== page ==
The luxurious Reinastella, or the Queen of Billancourt, ushered Renault into the exclusive club of carmakers manufacturing 8-cylinder models.
1928, the euphoria of the Roaring Twenties
The world was still oblivious to the looming Black Thursday stock market crash that would rock the economy the following year. Renault, eager to develop a worthy successor to its 40 CV, decided to fit the new high-end model with an 8-cylinder engine. Its radiator was moved from the back to the front of the bonnet, a revolutionary configuration that was adopted by the other Renault models the following year.
Originally unveiled at the 1928 Paris Motor Show under the name Renahuit, Reinastella boasted a distinctly classic design. Its long, elegant bonnet emulated the high-end luxury cars of the era, providing the perfect canvas on which coachbuilders could exhibit their talents.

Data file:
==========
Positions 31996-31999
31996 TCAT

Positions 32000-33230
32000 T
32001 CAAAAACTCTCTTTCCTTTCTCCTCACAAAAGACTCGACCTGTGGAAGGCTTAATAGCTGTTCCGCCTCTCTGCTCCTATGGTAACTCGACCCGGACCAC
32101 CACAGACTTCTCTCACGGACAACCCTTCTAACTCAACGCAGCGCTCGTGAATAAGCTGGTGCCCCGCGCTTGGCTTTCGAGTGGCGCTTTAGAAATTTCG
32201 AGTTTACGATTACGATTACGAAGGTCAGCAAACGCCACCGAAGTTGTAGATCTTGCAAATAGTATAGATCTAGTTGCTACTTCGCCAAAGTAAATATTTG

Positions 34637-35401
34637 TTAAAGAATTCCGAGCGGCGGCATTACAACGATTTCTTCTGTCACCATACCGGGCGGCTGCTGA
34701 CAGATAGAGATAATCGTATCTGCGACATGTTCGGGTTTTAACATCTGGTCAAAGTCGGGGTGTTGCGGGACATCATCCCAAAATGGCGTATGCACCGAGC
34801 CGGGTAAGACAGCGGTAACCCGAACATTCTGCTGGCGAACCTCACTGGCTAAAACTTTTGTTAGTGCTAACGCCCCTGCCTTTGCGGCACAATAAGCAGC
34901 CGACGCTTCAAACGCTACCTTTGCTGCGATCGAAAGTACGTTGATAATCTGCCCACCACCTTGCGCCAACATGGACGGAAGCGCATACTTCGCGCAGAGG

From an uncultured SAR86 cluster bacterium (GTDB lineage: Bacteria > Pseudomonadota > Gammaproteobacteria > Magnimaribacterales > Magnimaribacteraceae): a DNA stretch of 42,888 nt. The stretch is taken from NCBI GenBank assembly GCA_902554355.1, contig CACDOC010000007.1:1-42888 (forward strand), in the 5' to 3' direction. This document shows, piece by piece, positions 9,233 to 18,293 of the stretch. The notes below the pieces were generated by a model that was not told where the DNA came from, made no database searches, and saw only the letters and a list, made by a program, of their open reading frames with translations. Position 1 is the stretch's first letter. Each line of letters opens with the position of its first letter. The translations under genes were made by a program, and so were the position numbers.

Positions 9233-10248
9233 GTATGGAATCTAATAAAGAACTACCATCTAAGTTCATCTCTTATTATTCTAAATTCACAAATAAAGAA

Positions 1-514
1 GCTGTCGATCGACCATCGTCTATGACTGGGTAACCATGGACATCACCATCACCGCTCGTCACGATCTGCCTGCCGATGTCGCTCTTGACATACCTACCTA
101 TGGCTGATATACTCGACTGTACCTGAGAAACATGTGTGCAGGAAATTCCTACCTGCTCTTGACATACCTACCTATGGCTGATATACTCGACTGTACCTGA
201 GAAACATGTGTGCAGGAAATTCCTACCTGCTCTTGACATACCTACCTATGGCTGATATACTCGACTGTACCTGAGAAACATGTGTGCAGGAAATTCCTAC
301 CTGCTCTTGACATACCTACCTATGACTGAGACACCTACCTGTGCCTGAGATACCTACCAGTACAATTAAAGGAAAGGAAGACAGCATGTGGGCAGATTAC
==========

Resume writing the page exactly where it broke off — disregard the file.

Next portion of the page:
An attractive automobile from every angle
Less sporty than the Rolls-Royce, Renault focused instead on comfort, robustness and price, along with impressive performance:
“Reinastella easily tops 130 km/h and delivers the highest averages. On even the longest journeys, this Pullman of the road outclasses the best luxury trains in terms of comfort, speed and safety”.
In the wake of the economic crisis, Reinastella’s heyday was coming to a close, and in 1934 it was discontinued to make way for Nerva, a high-end range more reflective of the new economic climate.